However, while the Creative Assembly’s setup has no basis in historical fact, it accomplished something absolutely crucial, which is lost when the factions are merged into one. Somewhat crudely, they had managed to simulate the political dynamics which allowed the Romans to expand so rapidly.
The secret to Rome’s great success (and an element in their eventual downfall) was that their society was designed to foster intense competition, allowing only the most talented and ambitious of men to rise to the top. In this way, the Roman state was able to exploit the skills of every great potential leader that it produced, meaning that on the whole they tended to have better leadership (both political and in the field) than those opposing them, who more often than not had some variation of monarchic rule, leaving the quality of their leaders up to the random chance of genetics. As a knock-on effect, the Roman state was extraordinarily aggressive (especially after the Second Punic War, although they typically managed to find some manner of legitimate excuse for it) because all of these talented and ambitious men wanted to use military command both to prove themselves as leaders and to enrich themselves with plunder. Eventually, this caused the Republic to tear itself apart in a series of civil wars between those powerful and ambitious men, with a despotic empire emerging from the ashes of the plutocratic state.
By dividing the Roman faction in the game into three “great families”, and adding a few additional systems, Creative Assembly managed to simulate, after a fact, the political dynamism just discussed. Because each faction is independently controlled, the dominion of “Rome” expands on average three times as fast as any other nation – representing the ambitious politicians aggressively using military command to garner wealth and support. Each Roman family also has two meters they need to watch: One shows their support with the common people, the other their support with the Senate.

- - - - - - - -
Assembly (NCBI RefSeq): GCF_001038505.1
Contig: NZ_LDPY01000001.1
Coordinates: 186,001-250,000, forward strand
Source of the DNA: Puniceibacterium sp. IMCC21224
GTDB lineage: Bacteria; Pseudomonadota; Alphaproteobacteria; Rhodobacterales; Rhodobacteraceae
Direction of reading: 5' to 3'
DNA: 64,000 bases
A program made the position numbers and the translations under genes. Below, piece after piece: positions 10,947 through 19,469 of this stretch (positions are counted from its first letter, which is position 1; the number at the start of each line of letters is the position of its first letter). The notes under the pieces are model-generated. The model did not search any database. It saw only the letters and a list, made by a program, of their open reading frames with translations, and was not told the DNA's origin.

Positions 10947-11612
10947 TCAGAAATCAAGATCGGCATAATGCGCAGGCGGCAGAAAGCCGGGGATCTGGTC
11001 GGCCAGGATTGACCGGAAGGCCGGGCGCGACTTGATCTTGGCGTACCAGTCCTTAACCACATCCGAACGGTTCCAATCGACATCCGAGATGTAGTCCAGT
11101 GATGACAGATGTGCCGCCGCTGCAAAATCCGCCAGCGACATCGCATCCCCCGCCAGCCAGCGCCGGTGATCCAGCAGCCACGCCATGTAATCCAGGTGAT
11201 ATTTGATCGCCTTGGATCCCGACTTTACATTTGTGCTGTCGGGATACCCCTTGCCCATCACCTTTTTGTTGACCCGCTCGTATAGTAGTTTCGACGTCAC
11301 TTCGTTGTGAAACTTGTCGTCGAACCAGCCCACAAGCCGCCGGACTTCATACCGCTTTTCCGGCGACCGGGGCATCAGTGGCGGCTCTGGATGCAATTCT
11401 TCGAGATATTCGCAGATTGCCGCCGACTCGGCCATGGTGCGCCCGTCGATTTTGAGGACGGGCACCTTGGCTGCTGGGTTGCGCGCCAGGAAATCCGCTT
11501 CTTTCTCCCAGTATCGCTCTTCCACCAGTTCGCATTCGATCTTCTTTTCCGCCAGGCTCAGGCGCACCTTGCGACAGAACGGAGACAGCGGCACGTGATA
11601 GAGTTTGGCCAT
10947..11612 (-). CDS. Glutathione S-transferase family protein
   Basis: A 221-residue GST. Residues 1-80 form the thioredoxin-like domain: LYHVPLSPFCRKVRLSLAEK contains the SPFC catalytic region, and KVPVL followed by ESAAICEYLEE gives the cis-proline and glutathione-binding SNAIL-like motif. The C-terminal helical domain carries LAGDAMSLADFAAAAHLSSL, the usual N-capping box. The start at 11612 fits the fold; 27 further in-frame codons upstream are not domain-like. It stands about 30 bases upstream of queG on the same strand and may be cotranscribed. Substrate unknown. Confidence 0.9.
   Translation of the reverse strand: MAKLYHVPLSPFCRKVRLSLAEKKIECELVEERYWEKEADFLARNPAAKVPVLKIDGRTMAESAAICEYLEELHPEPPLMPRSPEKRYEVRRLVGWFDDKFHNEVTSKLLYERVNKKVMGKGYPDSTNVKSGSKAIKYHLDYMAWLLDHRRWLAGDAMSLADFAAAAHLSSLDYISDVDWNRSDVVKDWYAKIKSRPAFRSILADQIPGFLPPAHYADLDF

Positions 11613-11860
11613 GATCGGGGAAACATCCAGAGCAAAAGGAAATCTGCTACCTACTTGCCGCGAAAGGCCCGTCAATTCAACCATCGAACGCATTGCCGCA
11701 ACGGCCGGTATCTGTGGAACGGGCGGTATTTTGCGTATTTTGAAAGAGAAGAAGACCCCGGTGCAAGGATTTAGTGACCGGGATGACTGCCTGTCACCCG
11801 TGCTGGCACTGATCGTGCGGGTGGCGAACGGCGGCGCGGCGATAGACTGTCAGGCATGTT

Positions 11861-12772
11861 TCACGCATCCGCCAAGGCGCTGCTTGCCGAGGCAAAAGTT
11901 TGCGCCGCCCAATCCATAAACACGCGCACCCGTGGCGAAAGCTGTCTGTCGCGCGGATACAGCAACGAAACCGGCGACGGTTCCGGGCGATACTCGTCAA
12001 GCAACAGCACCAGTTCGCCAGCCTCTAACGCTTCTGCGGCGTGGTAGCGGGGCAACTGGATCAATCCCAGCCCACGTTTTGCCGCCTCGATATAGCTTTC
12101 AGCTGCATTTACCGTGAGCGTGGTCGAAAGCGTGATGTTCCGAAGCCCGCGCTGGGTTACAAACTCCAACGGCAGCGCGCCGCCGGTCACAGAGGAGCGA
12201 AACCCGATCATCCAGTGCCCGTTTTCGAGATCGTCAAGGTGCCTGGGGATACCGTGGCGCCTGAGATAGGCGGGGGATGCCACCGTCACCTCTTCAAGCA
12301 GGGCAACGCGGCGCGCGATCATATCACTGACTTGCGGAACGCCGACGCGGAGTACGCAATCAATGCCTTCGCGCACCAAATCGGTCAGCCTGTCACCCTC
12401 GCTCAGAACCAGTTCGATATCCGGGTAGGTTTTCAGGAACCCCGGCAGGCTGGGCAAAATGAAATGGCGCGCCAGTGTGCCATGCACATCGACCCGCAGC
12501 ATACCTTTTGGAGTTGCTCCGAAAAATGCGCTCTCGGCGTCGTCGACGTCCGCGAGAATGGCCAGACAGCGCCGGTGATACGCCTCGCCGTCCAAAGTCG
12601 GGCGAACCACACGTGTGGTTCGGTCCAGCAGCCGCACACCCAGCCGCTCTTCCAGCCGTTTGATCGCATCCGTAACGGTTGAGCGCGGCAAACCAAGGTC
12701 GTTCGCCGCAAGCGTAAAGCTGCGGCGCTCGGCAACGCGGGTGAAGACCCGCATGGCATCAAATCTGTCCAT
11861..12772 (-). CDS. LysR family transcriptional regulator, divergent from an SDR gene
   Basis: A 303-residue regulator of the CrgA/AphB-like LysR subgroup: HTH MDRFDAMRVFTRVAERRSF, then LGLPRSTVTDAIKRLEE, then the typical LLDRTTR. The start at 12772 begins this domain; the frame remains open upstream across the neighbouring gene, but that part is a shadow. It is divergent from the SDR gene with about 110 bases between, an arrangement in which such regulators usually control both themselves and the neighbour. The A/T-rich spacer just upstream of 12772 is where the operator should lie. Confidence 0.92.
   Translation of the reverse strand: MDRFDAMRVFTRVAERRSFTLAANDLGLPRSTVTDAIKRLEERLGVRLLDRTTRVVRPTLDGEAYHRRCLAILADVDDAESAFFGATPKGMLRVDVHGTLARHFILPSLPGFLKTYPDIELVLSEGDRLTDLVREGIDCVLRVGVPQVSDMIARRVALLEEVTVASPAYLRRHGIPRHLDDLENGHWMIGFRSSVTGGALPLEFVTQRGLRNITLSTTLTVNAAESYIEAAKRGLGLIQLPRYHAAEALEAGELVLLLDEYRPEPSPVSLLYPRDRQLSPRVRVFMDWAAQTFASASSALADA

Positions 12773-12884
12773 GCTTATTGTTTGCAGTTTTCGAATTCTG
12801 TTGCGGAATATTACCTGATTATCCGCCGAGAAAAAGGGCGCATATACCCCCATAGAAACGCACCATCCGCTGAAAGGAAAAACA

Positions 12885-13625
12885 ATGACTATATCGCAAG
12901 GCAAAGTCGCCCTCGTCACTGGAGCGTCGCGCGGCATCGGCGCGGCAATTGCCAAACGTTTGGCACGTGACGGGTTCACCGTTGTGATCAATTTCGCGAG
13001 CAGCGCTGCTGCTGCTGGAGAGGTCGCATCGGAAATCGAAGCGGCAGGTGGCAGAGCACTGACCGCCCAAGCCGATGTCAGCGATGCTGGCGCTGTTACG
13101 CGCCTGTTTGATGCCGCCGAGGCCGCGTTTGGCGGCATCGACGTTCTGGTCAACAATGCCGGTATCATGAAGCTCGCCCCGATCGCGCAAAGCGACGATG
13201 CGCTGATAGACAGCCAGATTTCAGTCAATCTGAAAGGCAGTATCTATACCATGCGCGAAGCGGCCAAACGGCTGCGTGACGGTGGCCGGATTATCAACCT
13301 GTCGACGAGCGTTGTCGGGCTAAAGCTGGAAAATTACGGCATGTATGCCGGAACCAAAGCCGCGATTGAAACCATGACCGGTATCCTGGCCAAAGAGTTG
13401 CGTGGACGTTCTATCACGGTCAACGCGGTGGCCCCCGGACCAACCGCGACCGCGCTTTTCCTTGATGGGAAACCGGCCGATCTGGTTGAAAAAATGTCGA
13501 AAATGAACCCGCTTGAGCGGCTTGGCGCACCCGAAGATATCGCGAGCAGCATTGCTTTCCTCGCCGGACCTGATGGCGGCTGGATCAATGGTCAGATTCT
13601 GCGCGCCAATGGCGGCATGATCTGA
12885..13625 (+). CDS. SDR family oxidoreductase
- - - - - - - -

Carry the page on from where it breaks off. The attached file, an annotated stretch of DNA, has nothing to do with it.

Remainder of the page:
The Senate faction, while militarily dormant, plays the role of assigning missions to each Roman family. These missions tend to entail expansion of Rome and the debilitation of Rome’s enemies, and completing them leads to both immediate rewards and increased support in the Senate, which results in members of that family being more likely to be voted into the assortment of available public offices (which themselves give you certain bonuses while they are held). On the other hand, gaining the support of the People is much more straightforward, although it offers no immediate benefit: Simply defeat enemy armies and capture their cities. Both groups’ support slowly degrades over time, and gaining traction with one will cause deteriorating relations with the other.
The ultimate role of the Senate/People support meters is the Roman civil war. Once one of the Roman factions attains enough popular support, it can break the otherwise inviolate mutual alliance between it and its fellow Romans and attempt to seize Rome itself. On the other hand, if the Senate considers your family too powerful (measured by territory and military strength), and that family’s Senate influence is low, they will demand you honourably end your life for the good of the Republic – and if you refuse, they and the other two families will declare war. Either way, the Romans will proceed to tear each other apart in furious bloodletting until one side or another emerges the victor.
It is a fantastic emulation of late-period Republic politics, and while their way of simulating it is somewhat crude and involves a highly ahistorical three-way territory divide, I find it to be one of the absolute highlights of the game. Playing as one of the Roman families always involves a delicate balancing act as you try to appease the Senate long enough to build up enough momentum that you can try to take on the rest of the Roman state in the name of your personal ambition, a dynamic that simply does not exist with any of the other factions in the game. When modders merge Rome into a single faction, that fantastic feature is lost. Their Rome does not expand any faster than any other faction. Their Rome does not involve balancing the influence of Senate and People. Their Rome does not culminate in a civil war that tears the Republic apart as Roman kills Roman. No, their Rome is, for all intents and purposes, just another monarchy in the game.
It’s a massive shame that, for all the good work the modders do, the one thing that Creative Assembly got absolutely, incredibly, fantastically right is always the first thing they destroy.